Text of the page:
“In some ways we’ve been dealing with fake news much longer than the mainstream,” says Forgan. “You’d be trying to do rigorous science, to hold a very important question up to the highest of academic standards, then you’d see this utter poppycock [about SETI] in the news. Stuff would go into the media that was distorted, or people would get the wrong end of the stick.”

SETI, says Forgan, has been “plagued by false alarms”, in part thanks to its tendency to attract conspiracy theorists. “The subject has always had this problem with people reading things into [research] that’s clearly not true,” he says. “When I began studying SETI I started getting the weirdest stuff through the letterbox. People with their own theories of the universe, people who think the pyramids were built by aliens, and that they have proof. People who were convinced they could spot aliens using dowsing rods. All this absolute gubbins. My unofficial job title in the office was ‘Duncan Forgan, crank-mail archivist.’”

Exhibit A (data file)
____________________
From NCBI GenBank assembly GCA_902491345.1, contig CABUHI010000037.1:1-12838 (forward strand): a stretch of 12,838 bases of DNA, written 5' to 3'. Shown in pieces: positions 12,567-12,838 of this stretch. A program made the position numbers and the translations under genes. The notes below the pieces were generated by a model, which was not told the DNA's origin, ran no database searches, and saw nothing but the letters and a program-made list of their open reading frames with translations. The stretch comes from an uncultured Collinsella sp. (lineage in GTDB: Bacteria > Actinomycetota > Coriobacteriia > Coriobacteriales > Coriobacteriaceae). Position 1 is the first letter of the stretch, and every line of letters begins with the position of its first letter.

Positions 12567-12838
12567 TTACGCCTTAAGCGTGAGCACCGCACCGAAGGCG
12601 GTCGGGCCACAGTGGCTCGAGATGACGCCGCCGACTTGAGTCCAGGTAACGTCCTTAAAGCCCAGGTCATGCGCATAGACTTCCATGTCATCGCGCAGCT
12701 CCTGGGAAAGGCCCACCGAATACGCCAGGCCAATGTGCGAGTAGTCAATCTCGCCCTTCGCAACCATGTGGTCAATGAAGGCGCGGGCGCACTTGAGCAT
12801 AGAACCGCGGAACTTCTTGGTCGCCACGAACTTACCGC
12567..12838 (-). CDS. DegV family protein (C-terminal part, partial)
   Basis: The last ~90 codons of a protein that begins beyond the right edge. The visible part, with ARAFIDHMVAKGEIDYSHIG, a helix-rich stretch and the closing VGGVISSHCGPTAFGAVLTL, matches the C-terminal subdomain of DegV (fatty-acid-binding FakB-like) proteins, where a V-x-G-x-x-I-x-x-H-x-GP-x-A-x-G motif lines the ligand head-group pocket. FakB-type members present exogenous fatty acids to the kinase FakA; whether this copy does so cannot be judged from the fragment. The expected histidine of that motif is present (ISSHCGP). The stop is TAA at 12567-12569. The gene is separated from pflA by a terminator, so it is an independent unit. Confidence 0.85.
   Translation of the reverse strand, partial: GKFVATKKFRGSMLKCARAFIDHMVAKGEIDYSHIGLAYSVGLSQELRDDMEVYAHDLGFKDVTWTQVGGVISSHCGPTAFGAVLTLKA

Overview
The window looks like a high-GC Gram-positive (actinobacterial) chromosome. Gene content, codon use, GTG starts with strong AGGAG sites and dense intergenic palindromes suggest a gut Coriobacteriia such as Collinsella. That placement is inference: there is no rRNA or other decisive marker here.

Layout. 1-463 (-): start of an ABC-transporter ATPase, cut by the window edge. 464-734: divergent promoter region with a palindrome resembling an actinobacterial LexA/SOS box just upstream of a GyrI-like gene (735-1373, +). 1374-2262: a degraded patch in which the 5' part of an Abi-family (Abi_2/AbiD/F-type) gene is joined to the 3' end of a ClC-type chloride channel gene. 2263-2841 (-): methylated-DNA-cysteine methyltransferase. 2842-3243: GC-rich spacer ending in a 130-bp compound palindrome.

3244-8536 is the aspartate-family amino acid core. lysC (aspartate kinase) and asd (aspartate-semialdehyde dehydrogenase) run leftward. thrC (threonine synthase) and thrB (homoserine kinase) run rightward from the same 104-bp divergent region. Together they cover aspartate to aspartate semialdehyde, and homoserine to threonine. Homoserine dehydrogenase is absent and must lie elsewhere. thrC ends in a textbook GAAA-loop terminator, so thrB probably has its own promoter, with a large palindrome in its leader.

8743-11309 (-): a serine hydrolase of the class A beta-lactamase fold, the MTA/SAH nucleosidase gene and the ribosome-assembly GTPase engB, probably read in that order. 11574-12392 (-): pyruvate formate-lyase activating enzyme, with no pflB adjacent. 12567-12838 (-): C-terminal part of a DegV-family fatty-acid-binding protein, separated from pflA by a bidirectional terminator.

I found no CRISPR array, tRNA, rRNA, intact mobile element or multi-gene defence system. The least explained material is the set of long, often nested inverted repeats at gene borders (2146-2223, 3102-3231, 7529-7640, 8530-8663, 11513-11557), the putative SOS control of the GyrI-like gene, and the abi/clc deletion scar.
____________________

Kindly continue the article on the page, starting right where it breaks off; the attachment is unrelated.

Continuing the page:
In an attempt to bring clarity and balance to a complex and much-misunderstood topic, in 2000 Iván Almár and Jill Tarter introduced the Rio scale, which ranks space signals on a scale of importance from zero (‘none’) to ten (‘extraordinary’). A Rio score is created by multiplying two numbers: the first is a measurement of the scientific interest of the signal. The second is an estimate of the probability of that signal being real. “The idea was to try to quantify things and calibrate the conversation,” says Forgan. “In the same way that, if you were to read a story about an earthquake and it gave a reading on the Richter scale, you’d get an intuitive sense of whether it’s a bad earthquake or not.”